Android Development Tips: Easy Work Queues with IntentService
- What is an Android Service? / What Is an <tt>IntentService</tt>?
- When Should You Consider Using <tt>IntentService</tt>?
- A Simple <tt>IntentService</tt> Example
Shane Conder and Lauren Darcey are serving as the technical chairs of the Voices That Matter Android Developer's Conference, February 9-10, 2012, San Francisco, CA.
One of the most commonly employed mantras of the Android developer is to keep all slow, blocking operations off the main “UI” thread. You’ll see it all over the Android SDK documentation. You’ll see it on the developer forums and blog posts. You’ll hear it all the time in our Android development books and tutorials. But while it’s easy to say it, it’s not always easy for new developers to implement. This article will show you one of the easiest ways to offload processing from the main thread without a lot of hassle: by using the IntentService class (android.app.IntentService).
What Is an Android Service?
On the Android platform, a service is one of the fundamental building blocks of an Android application. It can be a background process or an interface for a remote object, called from within your application. In both cases, the service object extends the Service class (android.app.Service) from the Android SDK.
Services are similar to activities or full applications, but without user interfaces or input. They have their own lifecycle but run in the same process as the application they are associated with. They can run indefinitely, or simply when needed. Like applications, a Service can be killed by the Android operating system under low-memory conditions. Also like applications, a Service has a main thread that can block, requiring intensive processing to be offloaded to worker threads. Like activities, each service must be registered appropriately within the application’s Android Manifest file.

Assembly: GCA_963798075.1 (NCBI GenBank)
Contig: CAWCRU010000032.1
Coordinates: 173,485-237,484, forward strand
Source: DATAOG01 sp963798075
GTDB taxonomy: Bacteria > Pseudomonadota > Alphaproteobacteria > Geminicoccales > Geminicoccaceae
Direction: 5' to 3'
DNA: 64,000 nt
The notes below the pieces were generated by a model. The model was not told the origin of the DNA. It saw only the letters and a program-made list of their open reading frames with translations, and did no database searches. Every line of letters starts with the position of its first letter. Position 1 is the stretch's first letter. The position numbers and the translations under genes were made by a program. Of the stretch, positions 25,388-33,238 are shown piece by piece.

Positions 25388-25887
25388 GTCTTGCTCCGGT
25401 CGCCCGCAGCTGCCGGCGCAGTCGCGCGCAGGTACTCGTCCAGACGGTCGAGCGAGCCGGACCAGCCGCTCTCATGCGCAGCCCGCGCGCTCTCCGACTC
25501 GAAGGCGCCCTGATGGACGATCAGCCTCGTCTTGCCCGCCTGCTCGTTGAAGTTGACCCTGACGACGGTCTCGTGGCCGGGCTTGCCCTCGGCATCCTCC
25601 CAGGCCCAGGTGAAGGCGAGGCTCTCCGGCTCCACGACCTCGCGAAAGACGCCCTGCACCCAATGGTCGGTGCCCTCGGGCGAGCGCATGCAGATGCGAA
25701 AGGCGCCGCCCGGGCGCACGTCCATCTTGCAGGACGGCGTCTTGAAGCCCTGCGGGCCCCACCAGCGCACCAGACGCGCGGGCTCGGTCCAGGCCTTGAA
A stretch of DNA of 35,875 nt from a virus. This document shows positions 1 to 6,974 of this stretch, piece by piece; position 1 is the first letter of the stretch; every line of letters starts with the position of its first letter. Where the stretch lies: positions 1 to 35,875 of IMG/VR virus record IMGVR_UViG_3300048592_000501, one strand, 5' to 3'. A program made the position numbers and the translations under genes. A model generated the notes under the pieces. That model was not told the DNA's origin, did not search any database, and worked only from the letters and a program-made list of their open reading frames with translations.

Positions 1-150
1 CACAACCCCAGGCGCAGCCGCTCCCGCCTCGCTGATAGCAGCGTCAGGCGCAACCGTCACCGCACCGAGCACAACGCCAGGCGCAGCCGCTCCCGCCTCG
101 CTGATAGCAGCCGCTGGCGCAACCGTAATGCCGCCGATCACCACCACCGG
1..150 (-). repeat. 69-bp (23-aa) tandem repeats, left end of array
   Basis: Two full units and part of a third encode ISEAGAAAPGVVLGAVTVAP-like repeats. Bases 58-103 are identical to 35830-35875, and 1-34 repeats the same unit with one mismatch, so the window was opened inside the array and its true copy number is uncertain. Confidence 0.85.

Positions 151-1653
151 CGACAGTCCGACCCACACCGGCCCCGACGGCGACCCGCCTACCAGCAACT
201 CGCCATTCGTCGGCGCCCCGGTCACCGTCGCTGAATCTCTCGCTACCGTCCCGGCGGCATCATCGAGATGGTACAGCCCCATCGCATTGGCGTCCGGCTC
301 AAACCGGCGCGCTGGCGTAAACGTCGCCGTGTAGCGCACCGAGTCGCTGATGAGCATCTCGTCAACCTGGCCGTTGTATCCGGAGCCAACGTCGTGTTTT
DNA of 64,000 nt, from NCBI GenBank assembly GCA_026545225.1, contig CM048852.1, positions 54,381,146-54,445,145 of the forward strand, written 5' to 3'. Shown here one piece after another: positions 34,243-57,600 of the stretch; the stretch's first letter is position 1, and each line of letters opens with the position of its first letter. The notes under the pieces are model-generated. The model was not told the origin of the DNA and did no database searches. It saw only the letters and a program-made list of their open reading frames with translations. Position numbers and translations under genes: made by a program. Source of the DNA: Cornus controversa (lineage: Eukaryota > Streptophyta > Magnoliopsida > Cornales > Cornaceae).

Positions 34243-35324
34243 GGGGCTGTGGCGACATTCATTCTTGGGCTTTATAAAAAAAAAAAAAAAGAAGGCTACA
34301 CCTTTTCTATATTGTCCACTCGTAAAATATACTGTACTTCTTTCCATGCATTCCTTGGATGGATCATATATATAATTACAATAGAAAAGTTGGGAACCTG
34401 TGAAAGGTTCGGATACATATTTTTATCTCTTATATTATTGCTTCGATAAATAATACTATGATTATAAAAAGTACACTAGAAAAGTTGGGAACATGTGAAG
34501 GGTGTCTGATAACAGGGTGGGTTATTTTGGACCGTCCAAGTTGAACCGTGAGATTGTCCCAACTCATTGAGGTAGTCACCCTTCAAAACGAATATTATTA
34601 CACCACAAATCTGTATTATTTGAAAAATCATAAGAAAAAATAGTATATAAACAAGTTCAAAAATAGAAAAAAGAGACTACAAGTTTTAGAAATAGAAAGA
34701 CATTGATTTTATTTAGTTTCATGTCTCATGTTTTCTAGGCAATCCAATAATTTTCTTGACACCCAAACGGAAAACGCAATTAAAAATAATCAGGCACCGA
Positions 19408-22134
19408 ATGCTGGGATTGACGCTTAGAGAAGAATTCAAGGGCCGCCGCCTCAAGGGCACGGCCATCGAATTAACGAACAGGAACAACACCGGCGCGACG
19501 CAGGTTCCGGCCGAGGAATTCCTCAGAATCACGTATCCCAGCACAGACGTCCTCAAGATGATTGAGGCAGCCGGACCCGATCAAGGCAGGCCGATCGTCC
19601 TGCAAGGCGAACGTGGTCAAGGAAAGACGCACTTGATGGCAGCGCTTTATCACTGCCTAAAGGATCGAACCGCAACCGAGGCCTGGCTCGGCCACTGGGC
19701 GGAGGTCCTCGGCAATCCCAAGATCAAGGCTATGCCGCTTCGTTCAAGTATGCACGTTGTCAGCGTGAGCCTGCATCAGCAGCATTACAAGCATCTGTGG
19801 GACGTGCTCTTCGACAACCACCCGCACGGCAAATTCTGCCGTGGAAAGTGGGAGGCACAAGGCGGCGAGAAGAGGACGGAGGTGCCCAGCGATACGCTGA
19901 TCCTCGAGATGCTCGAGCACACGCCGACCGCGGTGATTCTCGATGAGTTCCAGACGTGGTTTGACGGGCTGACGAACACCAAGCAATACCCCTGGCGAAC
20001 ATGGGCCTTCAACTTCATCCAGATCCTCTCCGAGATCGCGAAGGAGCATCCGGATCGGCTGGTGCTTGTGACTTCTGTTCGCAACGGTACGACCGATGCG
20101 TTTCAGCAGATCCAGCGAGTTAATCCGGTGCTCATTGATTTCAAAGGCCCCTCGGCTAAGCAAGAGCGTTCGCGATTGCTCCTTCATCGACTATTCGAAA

What Is an IntentService?
An IntentService is a simplified type of Android Service that is triggered using an Intent object. The IntentService class handles much of the Service implementation for you. Instead, you can focus on implementing a single method called onHandleIntent(), which processes the specific task that needs doing. It does this, though, already on a different thread from the main thread.
Here’s how it works: The IntentService receives a request via the Intent, which includes some information about the task to be completed. This task is then added to a queue, if necessary, and all tasks are completed sequentially and asynchronously. As a type of Service, the IntentService can manage its own threads and works in the background to complete each task. Results can be broadcast back to the application, if necessary.